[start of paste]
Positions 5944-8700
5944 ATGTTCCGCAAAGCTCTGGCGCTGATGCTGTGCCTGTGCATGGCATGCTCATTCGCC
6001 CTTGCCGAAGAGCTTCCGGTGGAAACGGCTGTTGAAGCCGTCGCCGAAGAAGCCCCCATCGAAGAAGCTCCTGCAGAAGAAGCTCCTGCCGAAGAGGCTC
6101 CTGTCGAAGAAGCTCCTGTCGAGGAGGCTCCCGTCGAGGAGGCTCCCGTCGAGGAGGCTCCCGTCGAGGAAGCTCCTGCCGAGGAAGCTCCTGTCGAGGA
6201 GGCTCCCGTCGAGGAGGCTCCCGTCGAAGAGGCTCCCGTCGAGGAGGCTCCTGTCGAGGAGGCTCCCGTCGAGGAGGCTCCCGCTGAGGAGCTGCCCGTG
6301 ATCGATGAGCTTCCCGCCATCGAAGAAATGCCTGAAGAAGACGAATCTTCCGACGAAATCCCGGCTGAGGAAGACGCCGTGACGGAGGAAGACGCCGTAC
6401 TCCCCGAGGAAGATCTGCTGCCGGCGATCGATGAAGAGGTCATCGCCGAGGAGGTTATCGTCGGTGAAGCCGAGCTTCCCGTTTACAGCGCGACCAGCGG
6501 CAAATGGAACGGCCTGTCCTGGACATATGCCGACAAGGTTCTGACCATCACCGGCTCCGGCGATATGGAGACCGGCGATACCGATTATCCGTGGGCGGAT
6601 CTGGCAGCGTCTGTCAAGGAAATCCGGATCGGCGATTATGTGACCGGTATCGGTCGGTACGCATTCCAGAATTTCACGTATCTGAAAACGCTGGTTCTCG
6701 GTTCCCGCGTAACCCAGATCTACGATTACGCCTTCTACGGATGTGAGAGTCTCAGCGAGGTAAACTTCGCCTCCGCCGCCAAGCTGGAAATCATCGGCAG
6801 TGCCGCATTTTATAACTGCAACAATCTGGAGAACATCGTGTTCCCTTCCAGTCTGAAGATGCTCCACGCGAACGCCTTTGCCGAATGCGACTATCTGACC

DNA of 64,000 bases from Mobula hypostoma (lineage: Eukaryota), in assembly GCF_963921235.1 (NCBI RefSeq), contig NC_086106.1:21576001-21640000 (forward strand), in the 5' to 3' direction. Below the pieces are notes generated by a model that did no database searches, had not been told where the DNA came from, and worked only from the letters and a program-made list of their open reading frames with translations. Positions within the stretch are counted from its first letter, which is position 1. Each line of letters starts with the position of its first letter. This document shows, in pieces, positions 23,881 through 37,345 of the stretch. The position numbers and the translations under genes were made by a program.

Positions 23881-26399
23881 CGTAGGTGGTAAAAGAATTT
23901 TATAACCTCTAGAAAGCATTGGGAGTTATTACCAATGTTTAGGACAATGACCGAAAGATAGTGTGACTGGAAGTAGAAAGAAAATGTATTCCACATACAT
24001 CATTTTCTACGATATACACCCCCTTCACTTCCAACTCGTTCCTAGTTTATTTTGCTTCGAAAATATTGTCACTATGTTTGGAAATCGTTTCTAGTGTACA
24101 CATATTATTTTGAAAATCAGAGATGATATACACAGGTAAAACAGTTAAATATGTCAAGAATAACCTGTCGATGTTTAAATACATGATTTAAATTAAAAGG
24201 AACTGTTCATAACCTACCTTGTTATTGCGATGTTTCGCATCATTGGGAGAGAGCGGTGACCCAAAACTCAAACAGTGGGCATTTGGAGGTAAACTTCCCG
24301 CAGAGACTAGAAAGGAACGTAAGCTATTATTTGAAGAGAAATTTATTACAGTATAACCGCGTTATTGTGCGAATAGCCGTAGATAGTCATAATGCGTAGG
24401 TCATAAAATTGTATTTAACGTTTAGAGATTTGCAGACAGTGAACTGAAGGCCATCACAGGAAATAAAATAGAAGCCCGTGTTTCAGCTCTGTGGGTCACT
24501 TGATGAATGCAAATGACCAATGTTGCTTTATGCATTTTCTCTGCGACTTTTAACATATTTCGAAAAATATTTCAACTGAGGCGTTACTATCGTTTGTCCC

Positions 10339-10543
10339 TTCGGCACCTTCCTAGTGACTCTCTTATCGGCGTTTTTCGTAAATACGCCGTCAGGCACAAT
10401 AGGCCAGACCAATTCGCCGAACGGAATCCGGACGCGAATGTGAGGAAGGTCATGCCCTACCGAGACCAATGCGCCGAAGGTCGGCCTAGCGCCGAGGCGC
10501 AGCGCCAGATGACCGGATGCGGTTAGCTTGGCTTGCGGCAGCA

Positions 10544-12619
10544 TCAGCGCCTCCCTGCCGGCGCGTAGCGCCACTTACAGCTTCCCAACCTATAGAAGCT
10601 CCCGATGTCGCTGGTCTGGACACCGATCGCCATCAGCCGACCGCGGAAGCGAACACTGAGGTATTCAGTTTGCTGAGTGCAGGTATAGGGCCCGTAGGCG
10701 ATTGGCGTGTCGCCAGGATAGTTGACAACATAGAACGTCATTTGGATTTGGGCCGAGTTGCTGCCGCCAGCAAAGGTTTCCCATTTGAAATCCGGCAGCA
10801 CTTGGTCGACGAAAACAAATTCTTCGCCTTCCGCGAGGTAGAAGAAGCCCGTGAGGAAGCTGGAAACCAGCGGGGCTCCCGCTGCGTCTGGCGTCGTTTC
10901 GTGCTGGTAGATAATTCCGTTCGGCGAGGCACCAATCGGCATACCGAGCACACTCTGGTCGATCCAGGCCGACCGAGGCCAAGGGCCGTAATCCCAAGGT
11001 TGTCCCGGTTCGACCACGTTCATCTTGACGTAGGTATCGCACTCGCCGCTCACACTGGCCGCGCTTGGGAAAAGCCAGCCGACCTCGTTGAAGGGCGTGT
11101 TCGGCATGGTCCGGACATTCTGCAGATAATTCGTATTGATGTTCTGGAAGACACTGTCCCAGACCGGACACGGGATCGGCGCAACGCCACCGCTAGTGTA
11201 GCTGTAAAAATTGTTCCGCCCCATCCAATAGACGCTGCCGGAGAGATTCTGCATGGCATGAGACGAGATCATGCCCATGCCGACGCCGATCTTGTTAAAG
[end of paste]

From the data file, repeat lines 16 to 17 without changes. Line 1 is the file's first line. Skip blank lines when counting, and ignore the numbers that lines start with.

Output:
24001 CATTTTCTACGATATACACCCCCTTCACTTCCAACTCGTTCCTAGTTTATTTTGCTTCGAAAATATTGTCACTATGTTTGGAAATCGTTTCTAGTGTACA
24101 CATATTATTTTGAAAATCAGAGATGATATACACAGGTAAAACAGTTAAATATGTCAAGAATAACCTGTCGATGTTTAAATACATGATTTAAATTAAAAGG